Wednesday, August 16, 2006

The Mighty Pie Chart

I've written about my fears of the Mighty Pie Chart before (hereafter MPC), as well as my sense of falling short as a teacher last year, and now the data has come rolling in. For those not in the know, the MPC is one of the many ways my district's data analysis program CRUNCHER can report on student achievement. It shows student growth over a two year period, where students who raise their performance level one quintile are coded green, those who remain in the same quintile year-to-year are coded yellow, and those that drop are coded red. Where it gets interesting is this: A student whose scaled score remains the same from, say, 6th grade standards to 7th grade standards is generally thought to have demonstrated a year's growth. On the MPC however, they are coded yellow: no growth. To register as growth, a student must move from quintile to the next. Big time.

You can't run from the MPC. Either you taught well and promoted substantial growth, or you didn't. And when it's over, it's all in front of you, laid out in a green-yellow-red starkness. Now I have no idea how this data is used on the school or district level, but that it exists, the fact that we have conversations about our MPCs, this can only be a good thing.

Highlights from my MPC
  • 80% of my students improved at least one quintile
  • 0% were categorized as a "loss"
  • 10% of students are proficient, up from 0% at the start of the year
  • 96% of students started the year in the lowest two quintiles (Far Below Basic & Below Basic); 31% finished the year in the lowest two; 4% in the lowest
  • 22% of students grew by at least two quintiles

Greatest Success
J. tested into High Point A, a program aligned to 3rd grade standards. He was a CST 2 (Below Basic), and a CELDT 2. Three-fifths of the way through H.P. A he was performing so well we rescheduled him into a H.P. B class. He finished H.P. B, was promoted to H.P. C and completed that program strongly. Starting from Below Basic, he tested Proficient by the end of the year. There were others like him, but this kid's story fully validates the model. It demonstrates that we can group students by ability and language level while allowing for responsivity to their progress within the year, continually move them forward and provide new challenges. It also demonstrates how important it is to provide additional time for High Point to be implemented correctly (two periods is insufficient), while at the same time allowing for the type of standard-based supplementation necessary to fill in the massive instructional gaps High Point allows to exist between curriculum and grade-level standards.

Greatest Success (honorable mention)
The 1 to 3 kids. The Far Below Basic moving to Basic kids. Fifteen percent of my students made this leap last year, and it's a big one. Far Below Basic kids can barely function in classrooms. They typically have little academic abilities, no knowledge of content-specific vocabulary, not to mention very little understanding of how to be a student. Basic kids are not proficient, but they have the skills to respond to instruction. They're not there, no doubt, but they are finally in a place where they can make that next leap.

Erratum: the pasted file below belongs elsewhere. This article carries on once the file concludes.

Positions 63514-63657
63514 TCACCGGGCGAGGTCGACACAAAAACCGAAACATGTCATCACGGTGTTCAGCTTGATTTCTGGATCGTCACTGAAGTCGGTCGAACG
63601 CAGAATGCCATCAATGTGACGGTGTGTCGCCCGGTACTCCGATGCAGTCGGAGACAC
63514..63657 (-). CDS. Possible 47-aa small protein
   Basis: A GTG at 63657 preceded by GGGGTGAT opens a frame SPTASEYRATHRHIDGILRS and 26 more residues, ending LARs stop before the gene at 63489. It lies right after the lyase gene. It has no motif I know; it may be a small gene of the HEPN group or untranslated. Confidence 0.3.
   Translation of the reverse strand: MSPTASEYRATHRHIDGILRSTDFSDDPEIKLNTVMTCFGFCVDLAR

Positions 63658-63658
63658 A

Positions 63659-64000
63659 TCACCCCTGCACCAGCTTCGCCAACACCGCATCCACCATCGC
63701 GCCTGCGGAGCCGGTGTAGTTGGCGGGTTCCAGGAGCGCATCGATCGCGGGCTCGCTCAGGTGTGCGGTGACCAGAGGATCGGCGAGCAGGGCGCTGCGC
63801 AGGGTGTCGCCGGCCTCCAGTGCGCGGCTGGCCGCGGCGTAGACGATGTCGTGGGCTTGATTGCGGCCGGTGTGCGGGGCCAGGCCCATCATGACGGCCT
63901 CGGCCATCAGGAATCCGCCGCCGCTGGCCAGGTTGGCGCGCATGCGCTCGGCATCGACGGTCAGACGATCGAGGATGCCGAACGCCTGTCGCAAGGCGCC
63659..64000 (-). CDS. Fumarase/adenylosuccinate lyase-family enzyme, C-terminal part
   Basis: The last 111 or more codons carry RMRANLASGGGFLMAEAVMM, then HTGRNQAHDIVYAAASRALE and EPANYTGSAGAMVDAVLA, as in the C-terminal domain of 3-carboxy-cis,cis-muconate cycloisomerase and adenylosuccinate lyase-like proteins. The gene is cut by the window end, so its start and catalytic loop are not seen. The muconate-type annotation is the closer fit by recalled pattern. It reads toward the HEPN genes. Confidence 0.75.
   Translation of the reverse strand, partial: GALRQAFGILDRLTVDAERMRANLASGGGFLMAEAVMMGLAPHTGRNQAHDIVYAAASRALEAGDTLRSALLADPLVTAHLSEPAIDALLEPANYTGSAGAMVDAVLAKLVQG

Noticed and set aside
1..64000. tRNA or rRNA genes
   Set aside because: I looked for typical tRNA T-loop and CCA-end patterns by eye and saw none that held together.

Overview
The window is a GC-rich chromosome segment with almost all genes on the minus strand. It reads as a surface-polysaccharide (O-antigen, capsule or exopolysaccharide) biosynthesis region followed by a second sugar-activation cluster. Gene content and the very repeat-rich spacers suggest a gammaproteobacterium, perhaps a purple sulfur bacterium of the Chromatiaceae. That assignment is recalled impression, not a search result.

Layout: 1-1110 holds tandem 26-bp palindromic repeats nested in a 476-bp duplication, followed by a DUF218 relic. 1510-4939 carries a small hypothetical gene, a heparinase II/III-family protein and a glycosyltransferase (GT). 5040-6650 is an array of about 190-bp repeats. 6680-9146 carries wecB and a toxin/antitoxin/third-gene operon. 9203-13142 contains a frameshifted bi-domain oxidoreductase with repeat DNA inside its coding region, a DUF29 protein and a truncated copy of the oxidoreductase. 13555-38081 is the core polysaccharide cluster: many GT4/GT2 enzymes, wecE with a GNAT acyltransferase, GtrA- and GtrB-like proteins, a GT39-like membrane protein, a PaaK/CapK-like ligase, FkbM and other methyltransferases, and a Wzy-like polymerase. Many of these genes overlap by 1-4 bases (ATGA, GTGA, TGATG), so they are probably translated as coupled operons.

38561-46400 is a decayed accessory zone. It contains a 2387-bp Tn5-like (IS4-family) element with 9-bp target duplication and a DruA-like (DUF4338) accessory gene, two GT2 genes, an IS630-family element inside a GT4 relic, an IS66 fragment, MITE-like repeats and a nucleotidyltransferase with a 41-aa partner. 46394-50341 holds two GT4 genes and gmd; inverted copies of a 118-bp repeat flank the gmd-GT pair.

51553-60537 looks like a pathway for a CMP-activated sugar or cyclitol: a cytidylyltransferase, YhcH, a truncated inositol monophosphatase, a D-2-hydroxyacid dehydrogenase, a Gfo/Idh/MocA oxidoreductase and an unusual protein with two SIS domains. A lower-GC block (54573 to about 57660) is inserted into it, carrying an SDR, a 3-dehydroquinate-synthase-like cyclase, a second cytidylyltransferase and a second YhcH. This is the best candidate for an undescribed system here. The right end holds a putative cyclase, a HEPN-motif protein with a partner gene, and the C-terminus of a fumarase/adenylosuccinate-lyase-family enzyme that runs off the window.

Biggest Failure
A. and J. missed scoring proficient by 2 scaled points. Usually, I look at that and think justonemorequestion, justonemorequestion, but this was about the writing exam. Both scored Far Below Basic, which I don't know how to think about that given those two were 1) the unqualified best writers in my class, and 2) focused beyond belief for that exam. More and more, I'm coming to question the validity of the STAR writing test.

Biggest Failure (honorable mention)
I wanted to move everyone out of Far Below Basic. No 1s was written over my desk at home. Seventeen kids started the year Far Below Basic, and 15 of em got out. There were two left in the hole and that sucks.

Unrelated Anecdote
ANON: Are you [Archimedes'] friend who teaches at KIPP?
ME: Uh, no. Really, no.
ANON: Oh. Where do you teach?
ME: At my TFA placement school.
ANON: Oh, you're just starting your second year?
ME: No, my fifth.
ANON: (I have no schema in place to process your answers so I will just stare blankly at you until things become awkward)
ME: (I know what you're thinking and will give you no help in easing this social impasse)


Anonymous Anonymous said...


11:54 PM  
Anonymous Lori Jablonski said...

I have never seen any data about student growth over a two-year period. We simply get a print out of the results of the kids in our classes at the time the tests were given. Some folks at my school are working hard to change this. Seems your district is trying to make all the data actually meaningful and useful.

Hope you're feeling good about the work you serve your kids so well.

6:21 PM  
Anonymous Anonymous said...

Your results are quite impressive. My district is considering scheduling High Point into three period cores. I'm curious...What materials are you using to supplement?


8:16 PM  
Blogger TMAO said...

Thanks ya'll. This wasn't supposed to be self-promoting, just something I've been focused on.


I use the following supplemental programs/ approaches:
-REWARDS for fluency and decoding
-Step Up To Writing for essay and paragraph construction
-Bridges to Literature for additional lit analysis
-Accelerated Reader for independent reading
-HOLT for spelling and access to grade level standards
-A variety of my own materials for grammar, writing practice, extensions of Step Up To Writing, P.O.V. and literary devices

8:22 PM  
Blogger posthipchick said...

Awesome job!

I'm reading a book now that I want to give you when I'm done.

9:19 PM  
Anonymous Anonymous said...


3:22 PM  

Post a Comment

<< Home